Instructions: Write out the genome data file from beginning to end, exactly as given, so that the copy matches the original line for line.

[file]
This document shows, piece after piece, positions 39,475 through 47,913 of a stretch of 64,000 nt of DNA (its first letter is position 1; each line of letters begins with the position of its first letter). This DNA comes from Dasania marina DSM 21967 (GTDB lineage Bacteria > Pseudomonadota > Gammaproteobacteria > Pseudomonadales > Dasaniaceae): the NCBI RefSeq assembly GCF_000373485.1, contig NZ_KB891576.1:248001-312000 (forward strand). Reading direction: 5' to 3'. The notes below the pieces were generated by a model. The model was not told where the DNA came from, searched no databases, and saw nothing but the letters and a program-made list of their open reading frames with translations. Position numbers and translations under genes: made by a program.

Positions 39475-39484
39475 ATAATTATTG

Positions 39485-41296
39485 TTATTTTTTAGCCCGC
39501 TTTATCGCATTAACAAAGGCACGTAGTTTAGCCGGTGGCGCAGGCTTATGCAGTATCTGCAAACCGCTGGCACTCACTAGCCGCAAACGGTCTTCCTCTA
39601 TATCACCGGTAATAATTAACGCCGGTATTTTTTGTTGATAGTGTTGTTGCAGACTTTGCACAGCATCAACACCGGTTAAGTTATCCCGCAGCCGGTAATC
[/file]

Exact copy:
This document shows, piece after piece, positions 39,475 through 47,913 of a stretch of 64,000 nt of DNA (its first letter is position 1; each line of letters begins with the position of its first letter). This DNA comes from Dasania marina DSM 21967 (GTDB lineage Bacteria > Pseudomonadota > Gammaproteobacteria > Pseudomonadales > Dasaniaceae): the NCBI RefSeq assembly GCF_000373485.1, contig NZ_KB891576.1:248001-312000 (forward strand). Reading direction: 5' to 3'. The notes below the pieces were generated by a model. The model was not told where the DNA came from, searched no databases, and saw nothing but the letters and a program-made list of their open reading frames with translations. Position numbers and translations under genes: made by a program.

Positions 39475-39484
39475 ATAATTATTG

Positions 39485-41296
39485 TTATTTTTTAGCCCGC
39501 TTTATCGCATTAACAAAGGCACGTAGTTTAGCCGGTGGCGCAGGCTTATGCAGTATCTGCAAACCGCTGGCACTCACTAGCCGCAAACGGTCTTCCTCTA
39601 TATCACCGGTAATAATTAACGCCGGTATTTTTTGTTGATAGTGTTGTTGCAGACTTTGCACAGCATCAACACCGGTTAAGTTATCCCGCAGCCGGTAATC